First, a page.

Influence of Natural Gas Production Chemicals on Scale Production in MEG Regeneration Systems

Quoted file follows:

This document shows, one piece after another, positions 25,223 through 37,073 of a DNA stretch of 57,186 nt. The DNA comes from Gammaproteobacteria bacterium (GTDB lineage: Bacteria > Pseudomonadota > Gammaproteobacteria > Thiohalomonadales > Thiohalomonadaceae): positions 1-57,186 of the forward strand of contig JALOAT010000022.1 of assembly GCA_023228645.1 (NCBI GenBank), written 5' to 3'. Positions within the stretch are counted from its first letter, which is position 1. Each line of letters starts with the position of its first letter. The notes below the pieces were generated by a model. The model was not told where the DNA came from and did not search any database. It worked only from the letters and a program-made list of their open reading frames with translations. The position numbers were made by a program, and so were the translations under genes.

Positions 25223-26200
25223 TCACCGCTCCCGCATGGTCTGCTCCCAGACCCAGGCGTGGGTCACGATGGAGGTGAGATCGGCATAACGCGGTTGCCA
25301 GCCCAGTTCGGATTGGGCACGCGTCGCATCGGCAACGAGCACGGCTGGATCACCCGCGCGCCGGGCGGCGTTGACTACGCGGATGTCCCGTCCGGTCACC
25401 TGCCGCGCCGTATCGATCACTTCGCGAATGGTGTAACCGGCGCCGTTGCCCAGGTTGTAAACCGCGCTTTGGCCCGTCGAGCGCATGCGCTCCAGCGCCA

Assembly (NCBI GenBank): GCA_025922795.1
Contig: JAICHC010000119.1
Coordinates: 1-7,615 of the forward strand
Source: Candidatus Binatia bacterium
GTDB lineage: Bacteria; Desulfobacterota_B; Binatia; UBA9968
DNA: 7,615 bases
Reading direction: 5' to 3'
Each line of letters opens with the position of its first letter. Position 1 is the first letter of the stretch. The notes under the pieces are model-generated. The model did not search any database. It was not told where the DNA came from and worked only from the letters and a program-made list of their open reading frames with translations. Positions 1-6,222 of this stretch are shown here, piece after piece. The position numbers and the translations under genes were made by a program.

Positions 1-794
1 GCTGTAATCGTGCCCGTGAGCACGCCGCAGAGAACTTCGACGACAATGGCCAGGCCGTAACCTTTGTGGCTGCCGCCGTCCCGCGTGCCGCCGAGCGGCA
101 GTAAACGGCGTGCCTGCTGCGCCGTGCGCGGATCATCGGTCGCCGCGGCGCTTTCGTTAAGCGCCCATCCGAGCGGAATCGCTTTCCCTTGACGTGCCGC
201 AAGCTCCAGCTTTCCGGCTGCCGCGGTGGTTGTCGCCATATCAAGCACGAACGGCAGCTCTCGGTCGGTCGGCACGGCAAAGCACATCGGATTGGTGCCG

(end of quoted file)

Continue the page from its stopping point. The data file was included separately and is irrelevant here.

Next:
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Monoethylene glycol (MEG), a common hydrate inhibitor in natural gas transportation pipelines is usually regenerated and reused to minimize operating costs. In this study, three corrosion inhibitors and a scale inhibitor were investigated to understand how production chemicals contribute to scaling (salt loading) at pretreatment and reclamation sections of the regeneration process. The first set of study involved the use of ScaleSoftPitzer software to investigate the possibility of salt deposition at the pretreatment stage. Experiments were then conducted at pretreatment stage for inhibitor doses of 250 ppm and 1000 ppm. The same sets of experiments were repeated by adding equal concentration of scale inhibitor with each corrosion inhibitor. In the second part of the study, rich MEG recovered from the pretreatment stage was regenerated by reconcentration and vacuum distillation techniques. The solids formed in the liquor were filtered, dried and weighed and the experiments performed at the pretreatment stage repeated. The results showed that level of scaling in the pretreatment stage was well predicted by the software. The experimental results were also consistent with the software predictions. Corrosion inhibitors produced salts that add up to the scaling problems while the scale inhibitor showed more adverse scaling effects comparatively.This is attributed to reduced hydration ability of scale inhibitors compared to corrosion inhibitors that contained smaller functional groups and large alkyl groups. Benzyl dimethyl hexadecylammonium chloride (B.D.H.C) showed higher scale formation ability compared to the other two corrosion inhibitors due to its polarity that influences its affinity for water. Alkalinity was another factor affecting scale formation; the higher the alkalinity, the higher the scale formation. Furthermore, the reclamation stage was found to be highly prone to corrosion and other impacts due to high total dissolved solids (TDS). Besides, a combination of corrosion and scale inhibitors in MEG regeneration system resulted in higher scaling effects compared to the effect of individual inhibitor due to the synergistic interaction between the two inhibitors. The findings of this study show significant implications in large scale continuous operation where salts dissolved in MEG could precipitate to cause scaling, corrosion and gunking amongst others. Escaping less soluble divalent ions are also capable of salting out downstream to cause the same problems within the pipeline and refinery. All these will adversely influence the process safety and the environment.
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